If there's any reliable guide to market panics, it would be George Washington. Atop his granite pedestal, with its commanding view of the intersection of Broad and Wall streets, he has witnessed more than a century of financial mayhem. Being cast in bronze, he can't convey the lessons of history so directly. But chief among them is: Panics are precisely the moment you need someone of his stature (roughly 12 feet).
xyKhalid Sheikh Mohammed has admitted responsibility for the 9/11 attacks and a catalog of other terrorist acts, according to an edited transcript of a tribunal at Guantanamo Bay, Cuba.
To the untrained ear, the thud meant little.
Khalid Sheikh Mohammed, the suspected mastermind of the September 11, 2001, terror attacks, admitted to those attacks and numerous others during a U.S. military hearing on Saturday, according to an edited transcript of the hearing released by the Pentagon Wednesday.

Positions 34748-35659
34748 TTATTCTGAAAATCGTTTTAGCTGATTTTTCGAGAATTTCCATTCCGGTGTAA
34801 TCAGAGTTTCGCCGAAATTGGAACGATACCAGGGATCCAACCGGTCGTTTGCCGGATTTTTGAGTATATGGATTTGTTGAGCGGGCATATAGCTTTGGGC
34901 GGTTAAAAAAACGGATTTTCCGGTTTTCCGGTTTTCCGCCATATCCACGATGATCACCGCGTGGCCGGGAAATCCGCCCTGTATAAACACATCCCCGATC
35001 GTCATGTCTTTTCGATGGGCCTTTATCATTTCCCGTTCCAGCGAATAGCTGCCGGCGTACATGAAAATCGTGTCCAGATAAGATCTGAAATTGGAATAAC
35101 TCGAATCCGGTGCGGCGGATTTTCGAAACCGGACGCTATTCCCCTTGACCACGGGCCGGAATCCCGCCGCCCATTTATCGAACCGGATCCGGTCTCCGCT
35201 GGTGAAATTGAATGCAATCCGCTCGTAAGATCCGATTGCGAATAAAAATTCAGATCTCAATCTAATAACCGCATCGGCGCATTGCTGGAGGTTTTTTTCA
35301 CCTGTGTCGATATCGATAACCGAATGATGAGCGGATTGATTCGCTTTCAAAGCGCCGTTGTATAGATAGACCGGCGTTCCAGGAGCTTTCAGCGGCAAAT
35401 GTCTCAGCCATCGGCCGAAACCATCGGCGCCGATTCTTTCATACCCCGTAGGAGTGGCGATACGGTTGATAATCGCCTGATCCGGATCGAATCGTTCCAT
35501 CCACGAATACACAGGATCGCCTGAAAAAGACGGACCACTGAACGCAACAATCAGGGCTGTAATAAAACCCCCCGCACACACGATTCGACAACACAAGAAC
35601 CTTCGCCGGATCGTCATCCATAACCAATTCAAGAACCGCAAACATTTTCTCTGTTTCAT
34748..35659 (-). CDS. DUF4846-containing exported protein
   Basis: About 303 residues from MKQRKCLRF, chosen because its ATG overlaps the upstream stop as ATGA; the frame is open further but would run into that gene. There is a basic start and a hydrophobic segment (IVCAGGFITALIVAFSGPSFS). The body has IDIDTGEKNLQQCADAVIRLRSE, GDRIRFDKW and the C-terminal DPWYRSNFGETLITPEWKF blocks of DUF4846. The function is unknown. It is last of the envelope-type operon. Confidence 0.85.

Some owners of the recently released George Washington Presidential coins unwittingly got a little more bang for their buck - and they have God to thank.
Coin enthusiasts and casual collectors lined up Thursday morning at Grand Central Terminal in New York for the first opportunity to get the $1 presidential coin - but the new coin's widespread adoption is far from guaranteed.
The U.S. Mint will issue a dollar coin featuring the likeness of George Washington this Thursday, the first in the series of presidential coin dollars.
People are talking about the George Washington women's basketball team, but coach Joe McKeown hopes his players aren't listening.
Another week of rankings brings another shakeup in the bottom half of the top 10. Stanford has recovered from a slow start to the season and is back in the top 10 for the first time since Nov. 20 after a win against Arizona State.